  Security – Security measures must be in place to protect personal data from 
unauthorised access or disclosure.  It is vital to follow the security policies and 
procedures to ensure the confidentiality. 
Detailed procedures relating to Security can be found by accessing the Atos 
Healthcare Security area on Livelink.  
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4.3 Retention 
Ensure information or data is not held beyond the retention periods given in the 
Document Processing and Retention Handbook (MED-DPRH01). 
  Personal data should not be kept for longer than is necessary for the purpose(s) 
of processing 
  Information should be accurate and kept up to date.  Reasonable effort must be 
made to ensure that data is recorded accurately.  Once recorded, ensure that 
the data is kept up to date for changes in the personal circumstances of the 
individual or other business related data, which may be recorded.   
  Duplication of data – Information should be held in as few places and ways as 
possible e.g. avoid running clerical and IT systems for the same data.  Business 
efficiency can be gained by minimising data duplication where possible.  The 
more data is duplicated and used operationally, either electronically or manually, 
the more likely that useable data is not properly updated at the right time and 
becomes out of date.  The duplication of healthcare personal data must be 
carefully controlled. 

  Data collected by OHCSS on candidates who are subsequently rejected for 
employment should be deleted from the electronic file and paper records and 
forms should be shredded. 
4.4 
The Data Protection System 
The Data Protection System will consist of all the mechanisms and procedures put 
in place to ensure compliance with the Act.  This will consist mainly of policies and 
procedures but will also include all the security protection. 
4.4.1 Monitoring 
Policy 
 
Monitoring of internet use and investigation of email use may be undertaken in line 
with the Atos Computer Usage Policy (UKM-HR-0012).    Members of staff need to 
consider all their working paper records and any electronic data held on Atos 
Healthcare systems against the list of personal responsibilities in section 4.1.1.  
4.4.2 
Register of Access Requests 
The Medical Services Data Protection Officer (DPO) will maintain a register of 
requests and will update it with information on the dates received and cleared, 
together with the date of the subject access request and the details of the requesting 
individual. 
4.4.3 
Requests for copies of documentation 
The ESA 85 or  any subsequent medical reports for any other medical referrals are 
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not the property of Atos Healthcare and any such requests must be forwarded to 
DWP Service Integration Team. 
 
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5. 
Process for Dealing with a Subject Access 
Request 

5.1 Generic 
Process 
This generic process refers to Subject Access Request’s made in respect of the 
Medical Services contract, provided on behalf of the Department for Work and 
Pensions. 
Please see section 3 for definitions and Appendix B -for the flowchart on this 
process. 
When a Data Subject requires personal data held on themselves, they should issue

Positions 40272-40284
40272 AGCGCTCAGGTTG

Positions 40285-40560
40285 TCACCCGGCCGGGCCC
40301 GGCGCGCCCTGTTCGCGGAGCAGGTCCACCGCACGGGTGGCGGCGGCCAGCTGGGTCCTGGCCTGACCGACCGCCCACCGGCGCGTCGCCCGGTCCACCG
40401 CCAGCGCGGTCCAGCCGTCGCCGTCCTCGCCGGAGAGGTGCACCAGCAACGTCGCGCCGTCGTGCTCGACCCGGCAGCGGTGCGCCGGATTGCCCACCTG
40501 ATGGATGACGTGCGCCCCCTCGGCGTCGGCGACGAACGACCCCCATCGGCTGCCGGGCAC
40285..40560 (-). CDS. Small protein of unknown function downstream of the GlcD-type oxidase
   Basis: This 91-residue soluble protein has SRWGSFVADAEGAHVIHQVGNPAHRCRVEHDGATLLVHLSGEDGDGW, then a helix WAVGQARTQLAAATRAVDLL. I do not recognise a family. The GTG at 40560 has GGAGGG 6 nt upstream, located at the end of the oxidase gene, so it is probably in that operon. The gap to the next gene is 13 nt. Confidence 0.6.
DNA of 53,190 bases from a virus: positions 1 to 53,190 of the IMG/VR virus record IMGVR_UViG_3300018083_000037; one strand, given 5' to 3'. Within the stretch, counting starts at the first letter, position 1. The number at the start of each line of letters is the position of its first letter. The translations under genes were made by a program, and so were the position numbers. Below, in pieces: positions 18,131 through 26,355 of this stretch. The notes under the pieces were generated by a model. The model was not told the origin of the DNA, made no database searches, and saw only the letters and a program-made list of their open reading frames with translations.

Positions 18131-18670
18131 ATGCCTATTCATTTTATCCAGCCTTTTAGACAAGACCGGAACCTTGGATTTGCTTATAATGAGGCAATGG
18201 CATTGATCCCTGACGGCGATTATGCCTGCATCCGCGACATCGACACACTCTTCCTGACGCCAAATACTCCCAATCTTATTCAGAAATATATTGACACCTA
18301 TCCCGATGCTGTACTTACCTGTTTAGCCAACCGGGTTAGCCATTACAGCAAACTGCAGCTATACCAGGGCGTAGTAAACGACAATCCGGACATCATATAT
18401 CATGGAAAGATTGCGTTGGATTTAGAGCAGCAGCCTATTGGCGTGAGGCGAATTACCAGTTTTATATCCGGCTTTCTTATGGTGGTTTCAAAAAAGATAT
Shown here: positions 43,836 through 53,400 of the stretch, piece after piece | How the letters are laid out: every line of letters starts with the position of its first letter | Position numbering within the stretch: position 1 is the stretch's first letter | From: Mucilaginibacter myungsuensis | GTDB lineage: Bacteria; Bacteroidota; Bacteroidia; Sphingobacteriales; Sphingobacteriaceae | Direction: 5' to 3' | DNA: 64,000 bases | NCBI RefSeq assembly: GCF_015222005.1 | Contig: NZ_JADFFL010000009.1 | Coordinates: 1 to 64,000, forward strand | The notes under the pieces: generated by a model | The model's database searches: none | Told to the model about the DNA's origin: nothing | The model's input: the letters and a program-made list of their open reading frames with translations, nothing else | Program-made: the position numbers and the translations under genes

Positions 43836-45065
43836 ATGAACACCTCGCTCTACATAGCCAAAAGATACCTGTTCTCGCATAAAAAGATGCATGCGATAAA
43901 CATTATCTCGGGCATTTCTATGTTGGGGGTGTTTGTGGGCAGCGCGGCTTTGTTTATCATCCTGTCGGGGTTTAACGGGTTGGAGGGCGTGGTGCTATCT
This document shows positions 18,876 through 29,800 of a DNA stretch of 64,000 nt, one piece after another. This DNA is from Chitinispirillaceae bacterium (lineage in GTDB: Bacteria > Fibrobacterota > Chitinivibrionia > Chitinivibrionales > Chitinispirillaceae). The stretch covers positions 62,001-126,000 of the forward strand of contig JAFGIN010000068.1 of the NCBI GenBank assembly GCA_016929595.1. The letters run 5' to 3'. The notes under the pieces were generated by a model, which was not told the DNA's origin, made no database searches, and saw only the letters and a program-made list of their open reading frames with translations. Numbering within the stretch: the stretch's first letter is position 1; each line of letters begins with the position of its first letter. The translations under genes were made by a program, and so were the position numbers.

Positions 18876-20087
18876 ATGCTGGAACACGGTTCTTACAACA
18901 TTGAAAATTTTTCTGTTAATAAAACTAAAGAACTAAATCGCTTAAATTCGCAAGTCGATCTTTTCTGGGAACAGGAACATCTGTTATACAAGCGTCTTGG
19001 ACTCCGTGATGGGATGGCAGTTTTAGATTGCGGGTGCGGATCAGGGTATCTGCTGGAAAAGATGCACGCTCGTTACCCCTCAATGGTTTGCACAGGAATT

a written request to the appropriate Data Controller.  When the request is received 
by the Data Controller, they will examine the request.  The Data Controller will then 
decide whether the request is valid, if it is not, they will return the request to the Data 
Subject with an explanation as to the reason for rejection.  There are a few 
instances were a SAR could be refused, for example; if the Data Subject had not 
made their request in writing; or if a request was made by a third party, on behalf of 
the Data Subject.  In these cases written consent must be sought from the Data 
Subject. If, however, this is accepted and there is a third party involved in holding 
information on the Data Subject the Controller will issue the request to the Data 
Processor.  When the request is received by the Data Processor it should be 
forwarded to the Data Protection Officer.  When all the data has been collected the 
Data Protection Officer will reply with any observations to the Data Controller who 
will then reply to the Subject Access Request with any relevant explanation about 
data that may have been withheld. 
5.1.1 Target 
Dates 
There is a 40-day period that applies to the Data Controller, this starts from the date 
the request is received by the Controller and ends when the final reply is sent to the 
Data Subject.  Where the DWP is the Data Controller and AH, the Processor, there 
is a 10 working day target that applies to Medical Services.  The Subject Access 
Request (SAR) will be sent, by e-mail, from CMMS to AH containing name, address 
and NINO details.  The 10-day target starts when the e-mailed request is received 
by Medical Services and ends when Medical Services notify CMMS, by e-mail 
and/or any hard copy information has been forwarded to CMMS.      
5.2 
Claimant Requests Data 
From 23 October 2001 all documents, those completed by Health Care 
Professionals (HCPs) and all information held on either systems or clerically, that 
concern a claimant such as responses to complaints, have to be released in full if 
requested.  This also includes those that may be “off the record” or marked 
“confidential” but do not fall under the definition of Harmful Medical Information.  A